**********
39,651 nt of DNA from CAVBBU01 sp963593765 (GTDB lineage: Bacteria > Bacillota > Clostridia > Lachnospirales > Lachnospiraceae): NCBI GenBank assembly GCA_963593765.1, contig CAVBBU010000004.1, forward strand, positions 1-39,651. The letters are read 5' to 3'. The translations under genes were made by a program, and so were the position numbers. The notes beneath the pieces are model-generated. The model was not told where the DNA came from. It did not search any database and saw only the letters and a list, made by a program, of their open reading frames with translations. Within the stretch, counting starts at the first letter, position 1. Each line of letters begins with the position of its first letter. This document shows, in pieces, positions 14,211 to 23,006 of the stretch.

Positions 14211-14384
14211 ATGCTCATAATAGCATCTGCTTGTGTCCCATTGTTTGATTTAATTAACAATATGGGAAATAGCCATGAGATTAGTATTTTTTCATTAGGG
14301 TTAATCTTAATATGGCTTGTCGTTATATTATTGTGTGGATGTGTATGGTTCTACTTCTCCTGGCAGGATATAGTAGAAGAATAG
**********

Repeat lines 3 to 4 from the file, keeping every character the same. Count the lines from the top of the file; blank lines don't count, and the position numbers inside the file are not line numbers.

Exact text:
14211 ATGCTCATAATAGCATCTGCTTGTGTCCCATTGTTTGATTTAATTAACAATATGGGAAATAGCCATGAGATTAGTATTTTTTCATTAGGG
14301 TTAATCTTAATATGGCTTGTCGTTATATTATTGTGTGGATGTGTATGGTTCTACTTCTCCTGGCAGGATATAGTAGAAGAATAG